April 29, 2020
ACL reconstruction is a surgical procedure performed to replace a torn or damaged anterior cruciate ligament (ACL) in your knee. ACL injuries are commonly seen in people who play sports like soccer, football, basketball and gymnastics and after accidents. The ACL is a tissue found inside your knee. Its function involves knee flexion and extension and is vital for maintaining knee joint stability. This ligament can tear when the knee is moved suddenly while jumping or running. A ruptured ACL can make the knee unstable and the joint becomes more damaged over time, which is why it has to be replaced as soon as possible.
People who lead a relatively inactive lifestyle with moderate exercise or recreational activities and have an ACL injury can treat their condition with a course of physical therapy. Surgical ACL reconstruction is recommended if:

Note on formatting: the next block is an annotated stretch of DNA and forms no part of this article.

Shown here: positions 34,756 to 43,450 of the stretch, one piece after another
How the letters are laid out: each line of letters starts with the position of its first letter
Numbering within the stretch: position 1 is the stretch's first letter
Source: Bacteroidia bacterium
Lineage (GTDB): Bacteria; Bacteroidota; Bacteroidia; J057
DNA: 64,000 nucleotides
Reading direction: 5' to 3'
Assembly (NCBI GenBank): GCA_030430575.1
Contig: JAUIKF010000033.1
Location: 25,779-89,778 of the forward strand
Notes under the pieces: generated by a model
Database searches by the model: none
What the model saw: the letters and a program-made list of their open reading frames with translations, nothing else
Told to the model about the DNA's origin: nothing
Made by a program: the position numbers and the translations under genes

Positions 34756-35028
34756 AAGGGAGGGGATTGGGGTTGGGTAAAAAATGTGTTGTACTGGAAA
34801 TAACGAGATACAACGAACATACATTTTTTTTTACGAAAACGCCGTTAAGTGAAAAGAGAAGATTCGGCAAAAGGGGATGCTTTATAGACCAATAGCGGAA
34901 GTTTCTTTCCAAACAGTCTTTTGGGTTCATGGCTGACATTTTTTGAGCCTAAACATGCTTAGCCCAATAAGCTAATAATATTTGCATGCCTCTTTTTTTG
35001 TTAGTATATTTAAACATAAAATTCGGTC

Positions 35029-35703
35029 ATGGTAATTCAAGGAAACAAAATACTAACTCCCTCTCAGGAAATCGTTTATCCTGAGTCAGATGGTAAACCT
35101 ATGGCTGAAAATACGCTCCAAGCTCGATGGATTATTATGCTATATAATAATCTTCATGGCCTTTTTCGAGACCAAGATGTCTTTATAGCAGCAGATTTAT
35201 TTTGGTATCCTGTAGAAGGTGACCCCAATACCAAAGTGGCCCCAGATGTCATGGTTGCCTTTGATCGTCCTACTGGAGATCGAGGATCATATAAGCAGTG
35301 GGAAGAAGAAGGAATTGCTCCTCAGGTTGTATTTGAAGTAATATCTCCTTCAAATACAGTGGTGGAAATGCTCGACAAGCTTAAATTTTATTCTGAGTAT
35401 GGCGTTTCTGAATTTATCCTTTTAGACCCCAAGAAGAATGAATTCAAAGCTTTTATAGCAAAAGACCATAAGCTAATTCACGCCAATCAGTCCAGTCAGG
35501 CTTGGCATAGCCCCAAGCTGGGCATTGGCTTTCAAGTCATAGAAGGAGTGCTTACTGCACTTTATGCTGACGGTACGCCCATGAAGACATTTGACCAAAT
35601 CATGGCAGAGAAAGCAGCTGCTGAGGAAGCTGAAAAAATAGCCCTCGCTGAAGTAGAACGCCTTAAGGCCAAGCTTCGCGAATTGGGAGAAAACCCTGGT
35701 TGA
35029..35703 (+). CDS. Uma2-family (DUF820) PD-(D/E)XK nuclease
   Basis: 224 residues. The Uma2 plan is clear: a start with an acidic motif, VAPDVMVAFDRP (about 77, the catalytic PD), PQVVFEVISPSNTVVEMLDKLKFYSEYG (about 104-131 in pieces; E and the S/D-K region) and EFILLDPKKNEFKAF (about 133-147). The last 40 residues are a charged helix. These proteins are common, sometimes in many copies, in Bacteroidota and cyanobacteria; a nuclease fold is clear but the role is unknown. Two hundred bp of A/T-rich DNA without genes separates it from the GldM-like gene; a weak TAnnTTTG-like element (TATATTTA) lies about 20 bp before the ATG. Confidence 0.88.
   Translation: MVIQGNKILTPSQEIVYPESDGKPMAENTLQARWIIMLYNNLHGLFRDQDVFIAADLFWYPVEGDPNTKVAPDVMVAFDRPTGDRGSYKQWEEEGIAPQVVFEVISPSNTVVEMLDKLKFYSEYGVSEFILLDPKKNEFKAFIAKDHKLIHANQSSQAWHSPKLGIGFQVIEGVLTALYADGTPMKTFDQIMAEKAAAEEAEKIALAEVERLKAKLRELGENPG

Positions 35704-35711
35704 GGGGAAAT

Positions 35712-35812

Non-surgical treatments are recommended for people over the age of 45 and have no additional intra-articular injury. Treatment methods should be properly discussed with a medical expert.
Before the procedure, the patient will be given regional or general anaesthesia to make them comfortable. ACL reconstruction is typically done with small incisions which allow a thin tube containing a video camera known as an arthroscope to be inserted into the joint space. The damaged ligament is removed and replaced with a segment of tendon that is extracted from another part of the patient’s knee or from a donor. Tunnels or sockets are drilled into the shinbone and thighbone to create the perfect position for the graft. After the graft is in place, it is secured to the bones with screws / buttons etc.
The patient may have to use crutches or wear a knee brace until recovery is complete. Progressive physical therapy is recommended after recovery to strengthen muscles and regain full movement of the knee. It is advised to follow rehabilitation plans completely to ensure proper healing and achieving best outcomes from the ACL reconstruction procedure.